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Feb 7, 2014

Chamber supports the OSH Bill, but has concerns about impact on small businesses

Kim Aikman

The Occupational Safety and Health Act 2014 was tabled in the House of Representatives on January twenty-ninth after pressure from the National Trade Union Congress of Belize to have the proposed law presented in parliament.  While the bill remains to be passed and will have to go through nationwide consultations, the Belize Chamber of Commerce and Industry, through a recent release, has expressed concern with the manner in which it was prepared.  According to the statement, the bill includes a number of changes which differ from a previous draft reviewed in 2010.  Despite the variations, Chamber’s C.E.O., Kim Aikman, says that the business sector fully supports the new legislation.


Kim Aikman, C.E.O., Belize Chamber of Commerce and Industry

“We had reviewed this bill back in 2010 so it was of interest that it was tabled last week.  We decided to get a copy of the bill that was tabled and we compared it with the bill that we had reviewed in 2010.  First review, we found that the bill was different.  There were some differences in the definitions that were on the bill: accidents, workplace etc… so we decided to go through it with a fine tooth comb.  We know that the bill probably at some point will be passed and we just wanted to review it to make sure that it is an equitable bill and at no time, the chamber is committed and the private sector is committed to the safety of workers and the health of workers.  It’s in both interest, the workers and the employers interest to ensure that we have a safe environment.  So it’s not that we’re against it but we just need to review it.”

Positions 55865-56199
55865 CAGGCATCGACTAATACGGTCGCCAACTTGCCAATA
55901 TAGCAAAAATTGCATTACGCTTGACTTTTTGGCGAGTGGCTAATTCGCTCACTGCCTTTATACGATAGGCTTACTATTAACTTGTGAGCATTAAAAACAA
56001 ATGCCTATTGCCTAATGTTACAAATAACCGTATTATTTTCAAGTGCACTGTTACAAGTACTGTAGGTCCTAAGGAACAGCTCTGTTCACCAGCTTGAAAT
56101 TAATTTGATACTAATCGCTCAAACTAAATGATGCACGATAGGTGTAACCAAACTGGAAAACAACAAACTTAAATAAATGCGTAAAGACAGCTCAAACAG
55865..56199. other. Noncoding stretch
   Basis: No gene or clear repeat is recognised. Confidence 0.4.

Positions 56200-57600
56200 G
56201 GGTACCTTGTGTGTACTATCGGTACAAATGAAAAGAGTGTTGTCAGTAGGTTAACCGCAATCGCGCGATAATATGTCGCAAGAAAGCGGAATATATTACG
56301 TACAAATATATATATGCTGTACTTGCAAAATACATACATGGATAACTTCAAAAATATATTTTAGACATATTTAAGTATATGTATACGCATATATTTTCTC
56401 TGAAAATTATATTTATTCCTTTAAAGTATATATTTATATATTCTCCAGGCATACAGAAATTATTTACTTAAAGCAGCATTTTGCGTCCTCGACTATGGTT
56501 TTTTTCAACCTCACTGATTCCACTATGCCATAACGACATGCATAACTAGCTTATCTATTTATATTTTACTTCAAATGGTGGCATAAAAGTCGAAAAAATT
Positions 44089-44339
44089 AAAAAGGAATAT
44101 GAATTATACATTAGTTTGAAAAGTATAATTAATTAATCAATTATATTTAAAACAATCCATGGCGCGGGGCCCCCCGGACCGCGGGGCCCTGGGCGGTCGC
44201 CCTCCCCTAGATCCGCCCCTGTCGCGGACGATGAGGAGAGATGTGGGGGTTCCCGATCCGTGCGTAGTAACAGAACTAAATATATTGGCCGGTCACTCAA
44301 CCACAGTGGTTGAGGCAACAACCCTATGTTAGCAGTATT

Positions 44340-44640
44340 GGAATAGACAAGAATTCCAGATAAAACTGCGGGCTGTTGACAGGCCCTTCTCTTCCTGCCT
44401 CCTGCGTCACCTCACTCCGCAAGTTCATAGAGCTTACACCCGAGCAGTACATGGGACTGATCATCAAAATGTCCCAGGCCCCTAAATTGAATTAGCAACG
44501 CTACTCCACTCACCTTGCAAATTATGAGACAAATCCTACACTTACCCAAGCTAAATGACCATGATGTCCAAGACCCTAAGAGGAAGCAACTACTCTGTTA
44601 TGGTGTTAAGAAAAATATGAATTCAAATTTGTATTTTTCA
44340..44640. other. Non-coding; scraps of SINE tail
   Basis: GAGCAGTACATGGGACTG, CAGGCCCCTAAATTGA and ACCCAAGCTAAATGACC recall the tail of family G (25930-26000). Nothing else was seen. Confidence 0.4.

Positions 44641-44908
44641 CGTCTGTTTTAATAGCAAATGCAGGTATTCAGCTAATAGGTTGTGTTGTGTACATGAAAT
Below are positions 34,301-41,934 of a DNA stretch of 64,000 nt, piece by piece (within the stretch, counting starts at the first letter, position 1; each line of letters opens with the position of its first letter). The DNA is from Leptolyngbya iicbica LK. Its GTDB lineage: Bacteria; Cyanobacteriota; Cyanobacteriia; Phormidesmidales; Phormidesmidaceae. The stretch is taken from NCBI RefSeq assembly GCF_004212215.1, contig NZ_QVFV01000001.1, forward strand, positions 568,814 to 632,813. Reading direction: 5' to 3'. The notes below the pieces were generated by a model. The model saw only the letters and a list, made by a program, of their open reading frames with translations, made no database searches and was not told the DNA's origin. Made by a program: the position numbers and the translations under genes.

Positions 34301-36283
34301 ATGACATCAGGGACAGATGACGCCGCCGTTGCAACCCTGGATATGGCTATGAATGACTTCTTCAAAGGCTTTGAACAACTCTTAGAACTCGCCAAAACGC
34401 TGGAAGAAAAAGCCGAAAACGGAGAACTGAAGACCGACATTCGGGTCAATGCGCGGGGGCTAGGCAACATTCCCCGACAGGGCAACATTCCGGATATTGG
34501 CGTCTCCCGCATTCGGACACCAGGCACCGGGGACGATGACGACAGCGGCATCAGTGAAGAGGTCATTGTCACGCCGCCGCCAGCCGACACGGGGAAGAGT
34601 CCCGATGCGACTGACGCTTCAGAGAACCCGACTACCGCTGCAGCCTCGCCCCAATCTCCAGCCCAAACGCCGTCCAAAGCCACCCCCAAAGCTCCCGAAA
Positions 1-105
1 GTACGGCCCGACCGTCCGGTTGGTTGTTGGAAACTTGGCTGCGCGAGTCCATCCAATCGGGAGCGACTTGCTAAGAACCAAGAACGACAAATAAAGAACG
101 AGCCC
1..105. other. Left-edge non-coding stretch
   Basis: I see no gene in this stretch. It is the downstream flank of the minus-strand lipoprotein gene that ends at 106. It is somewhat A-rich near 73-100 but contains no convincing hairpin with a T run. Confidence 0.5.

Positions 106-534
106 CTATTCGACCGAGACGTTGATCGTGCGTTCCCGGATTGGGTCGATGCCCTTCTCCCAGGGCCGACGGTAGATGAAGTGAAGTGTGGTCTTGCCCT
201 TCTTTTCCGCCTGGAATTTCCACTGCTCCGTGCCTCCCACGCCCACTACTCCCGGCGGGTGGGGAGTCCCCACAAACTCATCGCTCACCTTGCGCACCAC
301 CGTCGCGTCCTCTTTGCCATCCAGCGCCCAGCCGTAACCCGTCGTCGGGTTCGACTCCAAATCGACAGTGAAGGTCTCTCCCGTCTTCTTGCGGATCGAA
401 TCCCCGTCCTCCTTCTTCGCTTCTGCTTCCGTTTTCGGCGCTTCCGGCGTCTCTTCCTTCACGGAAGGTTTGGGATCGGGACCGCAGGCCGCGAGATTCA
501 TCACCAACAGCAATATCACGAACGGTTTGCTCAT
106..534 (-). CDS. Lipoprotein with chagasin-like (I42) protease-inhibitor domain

Isani Cayetano

“Have you guys consulted with the unions who were the ones who were instrumental in bringing about this particular bill in the house?”


Kim Aikman

“Okay.  Way back in 2010 yes we did.  We had several consultations.  Since the bill was tabled again most recently we have not but we plan to work in conjunction with the unions to ensure that whatever comes out of this is something that’s acceptable to both parties.  As I said before, it’s not that we are against having safety for employees, that’s utmost in our minds and most private sector organizations are already exercising some sort of safety measure.  So it’s not that we are not doing it, some sectors are, however, we know that there are a lot of businesses that it will have quite an impact on.  The smaller businesses it will be difficult for them to bear the cost of implementing the bill as it stands in its current form.”


The chamber reiterates that it is important to make certain this piece of legislation, when passed, safeguards the wellbeing of workers without compromising jobs due to the cost impact of compliance.

Viewers please note: This Internet newscast is a verbatim transcript of our evening television newscast. Where speakers use Kriol, we attempt to faithfully reproduce the quotes using a standard spelling system.

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